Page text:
A Beginner’s Guide to Madeira Wine


Madeira was rediscovered in the mid-14th century. It is the largest in a group of volcanic islands off the coast of Morocco. The high jagged peaks are covered in thick vegetation, with the very word Madeira meaning woods. Prince Henry of Portugal ordered his best man, Zarco the One Eyed to have it planted with grapevines, which he brought from Crete. Fires were lit to make way for sugarcane and grapevines, which left a thick layer of ash. Madeira soon became the greatest producer of sugarcane, and it followed the Canary Islands as a producer of “sack”.

Madeira MapBy 1570, Brazil was producing more and higher quality sugarcane, so Madeira refocused on wine. Conveniently located on the way to the Americas, and ships would stop at the island to pick up supplies. There was a growing demand for wine in the American colonies in the 17th century. Because of the wind currents, a northern Atlantic passage is difficult. Ships would pick up Madeira on their way to the Americas, and then sail south along the 13th degree of latitude. It was an ordinary wine when loaded, meant to be drunk in a year. The best wines in those days were Malmseys, sweet and for the rich. Serial made the best dry wines, with Bual and Verdelho (Vidonia) in between. High-quality wines were made from Terrantez and lower quality from Tinta Negra Mole. Ships would stock up on Madeira, and the very hot conditions on the ship maderized (oxidized) the wines, turning it brown but making it more pungent and smooth.

In 1640, all grain was sent to the Crusaders, leaving Madeira which couldn’t grow any, on its own. It resolved the issue by trading with the American colonies more, and wine is all it had to offer. Brandy, or Vinho de Surdo (brandy and unfermented must) was added to the wine to preserve it on the long voyage at the rate of two bucketful’s a pipe. The hotter the journey, the better the wine tasted. By the mid-18th century, ships were travelling to India across the equator, and a few years later ships were asked to take Madeira across the equator and back as ballast, with these wines selling for higher prices. Why pay the cost to ship around the world when Madeira has got and humid conditions? The first estufa was built in 1794, complete with a stove to circulate hot water, to age the wine on the island. However many felt this was inferior. Wines aged upon traveling ships were made until the onset of World War 1. Madeira was a favorite of the American colonies, especially in Savannah, Charleston, Boston and New York.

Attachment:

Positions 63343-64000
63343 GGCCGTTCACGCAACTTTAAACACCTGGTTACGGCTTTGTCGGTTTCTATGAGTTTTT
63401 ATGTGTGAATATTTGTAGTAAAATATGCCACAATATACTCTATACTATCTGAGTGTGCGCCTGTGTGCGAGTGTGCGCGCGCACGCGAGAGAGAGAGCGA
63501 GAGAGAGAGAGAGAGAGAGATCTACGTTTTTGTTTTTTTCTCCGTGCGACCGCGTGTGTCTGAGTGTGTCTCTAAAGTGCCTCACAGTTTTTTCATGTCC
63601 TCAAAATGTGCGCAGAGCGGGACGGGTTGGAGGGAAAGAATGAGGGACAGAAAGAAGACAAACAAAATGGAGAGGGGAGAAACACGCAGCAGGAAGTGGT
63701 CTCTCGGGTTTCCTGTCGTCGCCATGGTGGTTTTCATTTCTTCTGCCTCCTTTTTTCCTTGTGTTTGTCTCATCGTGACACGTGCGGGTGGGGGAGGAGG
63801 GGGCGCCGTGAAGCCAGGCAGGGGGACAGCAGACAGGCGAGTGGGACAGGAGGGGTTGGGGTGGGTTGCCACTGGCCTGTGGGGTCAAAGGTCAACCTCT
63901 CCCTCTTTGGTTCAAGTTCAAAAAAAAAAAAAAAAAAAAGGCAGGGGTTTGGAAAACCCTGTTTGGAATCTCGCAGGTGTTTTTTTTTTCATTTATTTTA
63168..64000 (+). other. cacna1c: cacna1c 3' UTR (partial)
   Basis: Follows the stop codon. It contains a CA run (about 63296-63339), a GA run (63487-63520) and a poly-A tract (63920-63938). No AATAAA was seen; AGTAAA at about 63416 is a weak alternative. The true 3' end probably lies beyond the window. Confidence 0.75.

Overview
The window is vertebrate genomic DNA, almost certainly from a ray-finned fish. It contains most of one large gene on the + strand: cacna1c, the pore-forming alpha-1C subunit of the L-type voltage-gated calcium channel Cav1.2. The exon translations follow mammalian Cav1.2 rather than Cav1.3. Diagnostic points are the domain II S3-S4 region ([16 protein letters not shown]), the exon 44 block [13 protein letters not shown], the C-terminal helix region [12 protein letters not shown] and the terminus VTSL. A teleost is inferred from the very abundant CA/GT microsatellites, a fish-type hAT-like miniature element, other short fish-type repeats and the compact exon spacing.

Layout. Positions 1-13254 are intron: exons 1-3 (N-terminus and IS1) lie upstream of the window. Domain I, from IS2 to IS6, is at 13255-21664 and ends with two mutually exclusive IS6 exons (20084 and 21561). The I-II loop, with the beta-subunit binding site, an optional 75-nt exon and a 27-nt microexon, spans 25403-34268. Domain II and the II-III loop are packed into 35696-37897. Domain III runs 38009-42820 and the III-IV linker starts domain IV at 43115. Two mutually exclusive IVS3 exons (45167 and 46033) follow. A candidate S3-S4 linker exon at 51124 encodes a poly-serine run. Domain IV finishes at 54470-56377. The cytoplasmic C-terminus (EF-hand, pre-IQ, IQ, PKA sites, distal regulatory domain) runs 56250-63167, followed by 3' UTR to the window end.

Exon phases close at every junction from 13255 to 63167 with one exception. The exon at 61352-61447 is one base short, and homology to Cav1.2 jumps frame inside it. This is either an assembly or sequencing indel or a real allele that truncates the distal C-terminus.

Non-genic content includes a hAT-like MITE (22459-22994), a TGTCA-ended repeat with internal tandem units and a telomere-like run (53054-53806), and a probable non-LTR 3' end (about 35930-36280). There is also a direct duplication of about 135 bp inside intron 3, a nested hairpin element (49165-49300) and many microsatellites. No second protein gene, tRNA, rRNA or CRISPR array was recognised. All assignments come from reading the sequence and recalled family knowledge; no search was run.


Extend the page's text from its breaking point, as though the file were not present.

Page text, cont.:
In the 1850’s oidium was introduced and spread rapidly because of the humid climate. Vines are now sprayed with sulfur to combat this problem. In the 1870’s, phylloxera dealt an even more devastating blow, destroying all vineyards on the island. Most producers left and Madeira has never fully recovered. Bananas became the main export. The American resistant hybrid, Tinta Negra was planted en masse and made lower quality wine. In 1913, several shippers united to form the Madeira Wine Association. Today, MWA exports about half of the islands wine. In the past 50 years, many of these vineyards have been replanted to the noble varieties listed below, which are considered higher quality.

Sailors always knew where Madeira was because its 6,000 foot crags always seemed to be under dark clouds, contrasting the Sahara desert 400 miles to the east. It shares the Saharan heat, but is humid as well. Madeira has long warm winters and torrid summers, and fungal diseases are the chief problem on the island. The capital Funchal gets 25 inches (640mm) of rain per year; however the highest peaks get three times as much rain. The entire island is covered with over 1250 miles (2000km) of manmade channels called levadas. This ensures that water makes it every property. Madeira has a mean annual temperature of 66 degrees (19C), which is much warmer than other fine wine regions. The warm damp climate means that vibes have to be trained high off the ground. Vineyards can have a 45 degree aspect and workers need to duck under, but look up under the lattice, making difficult work.